Key lime pie is my favorite pie.
First, I know there are lots of places and ways to get this pie. Plenty of bakeries, restaurants and markets regularly carry it. You can even get a halfway decent version in the supermarket freezer section. It’s not difficult to make yourself.
But this story is not really about the pie.
If you go into this story thinking it’s about the pie, you’ll miss the point of what I’m trying to share with you and ask, “wtf, Elizabeth, why didn’t you just buy a different damn pie or make one yourself?” which was the mistake I made in this situation and an important point I’m going to circle back to in a moment.
Let’s talk about my birthday, which falls on New Years Eve. For my birthday dessert I wanted key lime pie.
My man already knows that my absolute favorite key lime pie is from Publix supermarket in Florida. We were not in Florida or anywhere near a Publix. And that was totally fine– I genuinely felt that any decent version would do.
He said he knew of a good one from a different local market and wanted to get that for me. That sounded perfect, so we naively set off to get the pie– expecting the whole process to take 15 minutes or less.
After coming up empty at the first few stores, I started to think I’d just make the pie myself so we could stop roaming around the city, caught up in searching for anything during a damn pandemic.
Plus, I was growing skeptical that ANY supermarket would have this particular pie in December anywhere other than the freezer section, which I would definitely have settled for at this point.
I questioned him. “Are you sure they’re doing key lime this time of year?”
“Yes, I JUST had one right before Christmas” he said, even more determined.
“Okay, I mean, I could just make one,” I said.
He simply nodded, set his jaw and drove us to the next market. I settled in for an adventure.
After the first seven stores, he found something called a key lime meringue. It was not actually a key lime pie or the one he wanted to share with me. He held it up and looked hopeful.
It wasn’t THE pie, but it was A pie. I don’t care for meringue and told him so, but was also genuinely willing to try it.
“We’re going to get this and then keep looking so we at least have something,” he told me earnestly.
“Great, maybe we go home, try it first and then if it’s not right, we keep looking?” I asked, touched by his determination to get this right.
We went home and started having cocktails. He brought me a slice of the key lime meringue thing, tilted his head and waited for me to take a bite.
It was not good and he saw it immediately, written all over my face. Not wanting to be a jerk about the whole thing, I told him to try it since I knew he would also hate it.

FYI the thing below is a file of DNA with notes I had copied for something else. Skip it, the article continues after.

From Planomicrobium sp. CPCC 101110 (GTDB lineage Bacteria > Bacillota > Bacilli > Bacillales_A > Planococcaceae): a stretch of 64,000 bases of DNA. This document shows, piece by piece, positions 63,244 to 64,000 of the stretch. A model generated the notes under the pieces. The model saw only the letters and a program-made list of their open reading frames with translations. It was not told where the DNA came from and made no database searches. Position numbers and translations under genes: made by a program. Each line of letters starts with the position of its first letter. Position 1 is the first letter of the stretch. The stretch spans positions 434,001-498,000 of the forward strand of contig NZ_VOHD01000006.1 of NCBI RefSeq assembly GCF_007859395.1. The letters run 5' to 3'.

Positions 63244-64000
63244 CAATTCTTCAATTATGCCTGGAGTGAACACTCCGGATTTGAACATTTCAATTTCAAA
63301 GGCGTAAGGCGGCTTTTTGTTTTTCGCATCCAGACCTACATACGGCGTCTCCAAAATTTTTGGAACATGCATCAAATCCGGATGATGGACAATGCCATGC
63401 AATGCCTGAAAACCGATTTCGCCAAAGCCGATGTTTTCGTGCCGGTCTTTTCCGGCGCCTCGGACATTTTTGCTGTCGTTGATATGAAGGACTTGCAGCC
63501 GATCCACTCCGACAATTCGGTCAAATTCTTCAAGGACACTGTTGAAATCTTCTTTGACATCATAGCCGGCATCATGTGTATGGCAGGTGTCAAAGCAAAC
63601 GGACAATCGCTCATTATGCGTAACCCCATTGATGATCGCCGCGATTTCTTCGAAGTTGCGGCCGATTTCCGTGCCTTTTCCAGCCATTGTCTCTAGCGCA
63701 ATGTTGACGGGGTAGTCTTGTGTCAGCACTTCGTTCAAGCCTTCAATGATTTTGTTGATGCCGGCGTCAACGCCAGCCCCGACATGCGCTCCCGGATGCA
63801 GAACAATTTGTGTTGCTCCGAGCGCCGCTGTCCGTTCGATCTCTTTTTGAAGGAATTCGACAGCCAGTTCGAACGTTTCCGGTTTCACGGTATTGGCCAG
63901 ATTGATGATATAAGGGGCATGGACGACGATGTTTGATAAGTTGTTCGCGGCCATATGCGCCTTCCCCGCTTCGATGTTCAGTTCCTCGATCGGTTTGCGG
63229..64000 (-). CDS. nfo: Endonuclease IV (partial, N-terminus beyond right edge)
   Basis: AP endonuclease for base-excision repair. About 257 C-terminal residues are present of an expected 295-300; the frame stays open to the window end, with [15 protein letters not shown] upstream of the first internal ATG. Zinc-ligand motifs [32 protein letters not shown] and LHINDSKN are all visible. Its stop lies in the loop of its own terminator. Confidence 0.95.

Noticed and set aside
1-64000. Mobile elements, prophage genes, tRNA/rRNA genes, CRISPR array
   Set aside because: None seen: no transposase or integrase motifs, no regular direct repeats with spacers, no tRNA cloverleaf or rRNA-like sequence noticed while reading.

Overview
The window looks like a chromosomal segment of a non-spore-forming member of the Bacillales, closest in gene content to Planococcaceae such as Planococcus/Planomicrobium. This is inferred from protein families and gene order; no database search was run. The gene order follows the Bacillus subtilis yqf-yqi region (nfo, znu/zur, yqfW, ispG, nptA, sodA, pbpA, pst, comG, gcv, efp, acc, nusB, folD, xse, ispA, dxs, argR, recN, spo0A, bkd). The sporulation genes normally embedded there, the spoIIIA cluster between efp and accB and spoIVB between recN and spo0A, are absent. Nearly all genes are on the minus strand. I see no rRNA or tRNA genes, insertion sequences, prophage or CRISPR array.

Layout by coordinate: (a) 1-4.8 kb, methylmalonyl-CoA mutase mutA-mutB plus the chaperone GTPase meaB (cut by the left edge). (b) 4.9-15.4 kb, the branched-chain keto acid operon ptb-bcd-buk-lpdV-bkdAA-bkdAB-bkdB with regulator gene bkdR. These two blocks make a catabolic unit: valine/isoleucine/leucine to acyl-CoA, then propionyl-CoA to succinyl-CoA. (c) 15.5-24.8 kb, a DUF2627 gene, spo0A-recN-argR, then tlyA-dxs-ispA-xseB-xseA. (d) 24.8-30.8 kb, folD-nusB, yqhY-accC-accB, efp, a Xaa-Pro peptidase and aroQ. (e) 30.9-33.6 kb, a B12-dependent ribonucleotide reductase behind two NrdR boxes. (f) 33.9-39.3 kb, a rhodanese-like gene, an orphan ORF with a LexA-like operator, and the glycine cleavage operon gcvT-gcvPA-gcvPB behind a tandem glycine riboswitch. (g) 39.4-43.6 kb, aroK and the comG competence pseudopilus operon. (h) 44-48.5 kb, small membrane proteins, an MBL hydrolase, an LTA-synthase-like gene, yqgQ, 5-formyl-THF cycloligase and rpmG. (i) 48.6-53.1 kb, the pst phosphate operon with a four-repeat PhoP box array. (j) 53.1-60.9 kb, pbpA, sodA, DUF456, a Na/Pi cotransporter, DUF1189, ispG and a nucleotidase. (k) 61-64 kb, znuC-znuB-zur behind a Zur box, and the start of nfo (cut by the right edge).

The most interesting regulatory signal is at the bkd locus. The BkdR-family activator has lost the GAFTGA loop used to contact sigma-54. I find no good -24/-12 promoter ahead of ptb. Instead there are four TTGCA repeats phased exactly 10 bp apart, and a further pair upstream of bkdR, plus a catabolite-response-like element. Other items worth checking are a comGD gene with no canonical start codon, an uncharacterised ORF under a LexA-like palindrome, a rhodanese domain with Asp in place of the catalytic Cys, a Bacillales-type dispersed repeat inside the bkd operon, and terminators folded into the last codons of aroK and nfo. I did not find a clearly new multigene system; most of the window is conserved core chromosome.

He agreed it was awful and took my plate from me. Then he made popcorn, which I had mentioned wanting at some point.
We celebrated New Years Eve and I woke up the next morning, pleased to have narrowly avoided a hangover.
I rolled over, cuddled up to him and noticed he was awake and already on his phone. The determined look he had during yesterday’s supermarket sweep was back.
“Good morning handsome,” I said.
“So… there’s a few markets we haven’t tried,” he said, referring to the pie.
Since he was already Googling where to go and I doubted whether this specific pie actually existed, I started looking up key lime pie recipes to make. I announced I had found a good one.
“This one looks super easy,” I said.
“So, that’s what we’re doing, then?” he asked, pointedly.
I had hit a nerve. This was NOT about the pie.
After a few more minutes of research, he told me that he had located the pie FOR SURE at a market we hadn’t visited. He got out of bed and asked if I wanted to go with him to look for the pie.
I made the mistake of telling him I doubted they had it, which did not improve the situation.
The car ride was not enjoyable– to the point where I wondered what had gotten into him. I didn’t understand yet that the conversation we just had about making the pie myself had anything to do with the tension.
Each time we spoke, it seemed as though the conversation was needlessly contrary. I fell silent, disappointed and uncertain about how to turn things around.
After a short drive, he beelined to the bakery section, found the exact and correct pie and handed it to me with a triumphant smile.
Normally, he would just carry it himself. But the way he presented it to me communicated, “I’ve finally won. Not against you, but the world that seems determined to not give me this pie.”
I held it and acknowledged that this particular key lime pie we had visited eight stores to find did in fact exist.